For footwear, more times than not I pick my Toms or something equivalent. They’re lightweight and easy to wear for many an occasion. If it’s summer/tropical I throw in the Birkenstock’s or Chacos. If I have a dressy event I bring one pair of heels that match everything (always go black). I love blending lightweight with practical to reduce luggage but also look smart.

Men have it easy with the clothing game, but women need not kill themselves with unrealistic outfits. I always suggest making sure everything matches everything else in your suitcase. Pack less than you originally wanted to, and bring more underwear than you think you’ll need. When buying new items look for cloth that doesn’t wrinkle, and things that fold up small. Layers will be your best friend.

Most importantly, leave room in your budget to pick up stuff along the way that you see as practical for you. This will most likely be a neck pillow or blanket, that can then make the rounds for the next 20 trips!

Happy Travels!

Make Sure You’ve Got the Docs

adventure of the week, Allergen-free eating on the road, Caribbean, colorado, Colorado Events, europe, Florida, France, Iowa, Ireland, italy, mexico, Nebraska, new mexico, Scotland, Travel, United Kingdom, United States, wyoming

So many times I hear this classic “I didn’t know I needed a Visa”.

Here is the truth, you ALWAYS need a Visa.

“What?” You ask. Because in London they stamped your book and you were free to go as a US citizen. This is totally true, but that stamp, at customs and border, was your visa. No pre-registration and paperwork needed. Just the stamp.

Here is the thing though, sometimes the stamp doesn’t happen. And a big reason is that your passport may not have at least 6 months left on it for you to enter a specific country. Or more depending on where you are headed. In fact, many airlines won’t even let you board the plane if your passport is low on time. Meaning that week in Paris may be thrown away if you’re not prepared. This happens a lot.

Now for countries where you need advance permission, it’s vital to learn who needs what and what is needed. Meaning: countries like China may take longer and need you to buy plane tickets before you travel. Vietnam only takes a few days to process. Some countries only need a form when you land and a $50 fee. Just make sure you find out and find out at least a month or more in advance so you have time to plan.

Where do you find these details? Embassy websites and through the US state department’s website on travel: https://travel.state.gov/content/travel/en/international-travel/International-Travel-Country-Information-Pages.html

Don’t forget to also check warnings on places you are traveling to. https://travel.state.gov/content/travel/en/traveladvisories/traveladvisories.html/

Even consider registering with the state department in case you go missing. https://step.state.gov/step/

Other needs? Check with a travel agent or specialist that can at least point you in the right direction. Read a travel guide on your preferred country and ask around to others that have been to such locations.

Most of all, plan ahead, and have fun!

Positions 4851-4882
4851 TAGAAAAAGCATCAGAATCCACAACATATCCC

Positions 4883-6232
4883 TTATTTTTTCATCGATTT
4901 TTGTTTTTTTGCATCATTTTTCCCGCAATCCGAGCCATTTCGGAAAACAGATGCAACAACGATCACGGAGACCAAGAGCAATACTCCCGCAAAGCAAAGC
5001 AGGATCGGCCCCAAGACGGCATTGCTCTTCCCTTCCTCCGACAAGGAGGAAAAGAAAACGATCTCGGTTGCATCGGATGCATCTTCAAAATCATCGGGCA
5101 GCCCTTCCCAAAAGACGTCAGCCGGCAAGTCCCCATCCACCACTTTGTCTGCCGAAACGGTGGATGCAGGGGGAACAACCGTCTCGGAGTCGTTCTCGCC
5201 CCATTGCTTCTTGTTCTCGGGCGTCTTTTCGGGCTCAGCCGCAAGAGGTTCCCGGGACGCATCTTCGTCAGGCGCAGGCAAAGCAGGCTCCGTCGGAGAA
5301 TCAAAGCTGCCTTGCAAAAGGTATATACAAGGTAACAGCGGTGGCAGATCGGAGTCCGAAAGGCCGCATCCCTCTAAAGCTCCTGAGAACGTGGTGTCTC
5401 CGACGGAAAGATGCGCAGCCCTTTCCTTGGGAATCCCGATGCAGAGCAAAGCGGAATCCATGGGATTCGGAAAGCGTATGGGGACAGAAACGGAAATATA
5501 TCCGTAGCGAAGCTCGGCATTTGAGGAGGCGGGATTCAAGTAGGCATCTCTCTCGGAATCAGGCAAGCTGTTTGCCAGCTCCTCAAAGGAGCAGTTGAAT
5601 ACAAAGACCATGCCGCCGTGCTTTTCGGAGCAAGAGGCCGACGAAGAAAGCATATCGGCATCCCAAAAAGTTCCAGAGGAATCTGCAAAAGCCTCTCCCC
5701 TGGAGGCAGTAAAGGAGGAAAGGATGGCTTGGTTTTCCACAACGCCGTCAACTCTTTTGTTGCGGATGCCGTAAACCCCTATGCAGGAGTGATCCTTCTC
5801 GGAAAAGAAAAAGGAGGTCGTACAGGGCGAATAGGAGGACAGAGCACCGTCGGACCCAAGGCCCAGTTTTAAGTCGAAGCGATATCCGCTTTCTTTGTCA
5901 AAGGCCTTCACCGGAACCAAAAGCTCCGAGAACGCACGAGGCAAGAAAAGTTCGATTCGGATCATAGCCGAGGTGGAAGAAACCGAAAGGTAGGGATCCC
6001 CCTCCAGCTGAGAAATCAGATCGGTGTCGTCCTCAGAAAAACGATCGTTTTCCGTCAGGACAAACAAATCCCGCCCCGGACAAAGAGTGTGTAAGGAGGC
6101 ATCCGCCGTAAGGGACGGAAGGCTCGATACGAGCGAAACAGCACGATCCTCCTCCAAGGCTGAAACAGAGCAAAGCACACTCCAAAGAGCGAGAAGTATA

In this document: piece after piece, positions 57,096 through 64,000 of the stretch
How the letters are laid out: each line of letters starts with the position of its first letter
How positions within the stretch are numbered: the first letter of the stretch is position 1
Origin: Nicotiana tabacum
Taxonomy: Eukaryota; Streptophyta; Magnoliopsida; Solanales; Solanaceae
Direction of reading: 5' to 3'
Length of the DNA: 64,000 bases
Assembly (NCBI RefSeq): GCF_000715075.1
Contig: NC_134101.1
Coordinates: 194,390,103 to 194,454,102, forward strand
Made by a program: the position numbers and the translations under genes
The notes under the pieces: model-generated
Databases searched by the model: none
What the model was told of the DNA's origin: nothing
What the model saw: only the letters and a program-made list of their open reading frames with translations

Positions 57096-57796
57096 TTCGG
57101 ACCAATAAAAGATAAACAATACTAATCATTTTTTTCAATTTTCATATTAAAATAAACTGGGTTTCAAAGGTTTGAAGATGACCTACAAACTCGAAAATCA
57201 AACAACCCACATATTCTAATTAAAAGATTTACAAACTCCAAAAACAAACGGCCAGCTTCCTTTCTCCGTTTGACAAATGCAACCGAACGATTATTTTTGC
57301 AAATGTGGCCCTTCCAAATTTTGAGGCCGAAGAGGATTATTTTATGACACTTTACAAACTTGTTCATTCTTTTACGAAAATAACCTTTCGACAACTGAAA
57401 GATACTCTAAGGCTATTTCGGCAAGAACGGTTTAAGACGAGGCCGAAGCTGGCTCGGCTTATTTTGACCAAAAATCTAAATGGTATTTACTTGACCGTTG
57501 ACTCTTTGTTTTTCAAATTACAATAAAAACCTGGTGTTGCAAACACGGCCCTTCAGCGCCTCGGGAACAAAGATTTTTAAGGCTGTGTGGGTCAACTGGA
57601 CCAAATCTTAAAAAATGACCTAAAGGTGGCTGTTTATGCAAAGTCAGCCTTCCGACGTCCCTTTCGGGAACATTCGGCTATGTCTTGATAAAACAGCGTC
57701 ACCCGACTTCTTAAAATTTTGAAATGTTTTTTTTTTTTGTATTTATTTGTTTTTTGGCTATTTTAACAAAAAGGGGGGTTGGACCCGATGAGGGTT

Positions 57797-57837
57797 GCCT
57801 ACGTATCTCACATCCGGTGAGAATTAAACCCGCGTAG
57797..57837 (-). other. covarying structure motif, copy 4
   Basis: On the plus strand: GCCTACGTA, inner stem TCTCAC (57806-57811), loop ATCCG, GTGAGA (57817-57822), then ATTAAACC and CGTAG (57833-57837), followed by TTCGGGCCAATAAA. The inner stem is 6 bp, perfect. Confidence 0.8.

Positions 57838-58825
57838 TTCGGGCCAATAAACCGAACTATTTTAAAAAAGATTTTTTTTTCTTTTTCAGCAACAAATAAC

Happy Travels!

I’ll Take the Adventure

mexico, musings, Travel, wedding

True story, my engagement ring only cost $60. My wedding ring was inherited from my grandma. I made my own wedding dress, bridal bouquet, invitations, programs, and endless other details. True story, I wanted the honeymoon more than I wanted the wedding.

Not that I didn’t love the celebration of my marriage or being with my partner. I absolutely adored seeing my family and dancing the night away in one of my favorite places in the world. My wedding week and my memories of it are absolute treasures.

That being said, we cut expenses so that we would have the additional adventure of a honeymoon. That to me, to us, was worth so much more than a fancy ring or having a designer wedding gown. We wanted the fun, without the material costs. Which is why we chose the adventure.

We went to Mexico exactly a year ago from today, and it was one of the best trips I have taken. Mexico had the perfect blend of relaxation and luxury, with the adventure, history, and wilds that we both needed. Husband could sit on the beach with a book and cocktail, and I could go hiking around the resort to find monkeys and coati. Mexico was absolutely divine.

Even today I think of a “fancier” ring if we have money. And then I think of what I love more than all my jewelry and material goods, and that will always be a new adventure!

Happy Travels!

More on Mexico

Tulum Snorkeling

Sand is Caracol Resort

Mayan Ceremonies

Chichen Itza

The World Isn’t Disney for Americans

adventure of the week, Caribbean, colorado, geek, musings, Travel

One of the biggest issues with myself, and with travel, is that so much of the exploration that is glamorized is done without really experiencing much.

With a world of Instagram and celebrity travel photos it’s hard to understand that the world is more than the elegance dripping from the web. This isn’t to say that everything is a lie and parts are ugly, but to say that the sanitized version we see is the air brushed version of a model.

So many Americans (and Europeans and Australians etc) flock to other parts of the world with one set of ideals of that place. In Africa it’s the Big 5. In China it’s the Pandas and Great Wall. In Mexico it’s cheap vacations and tequila. Yet while there is an immense amount of fun and cultural significance in all of these things, there is also a disconnect.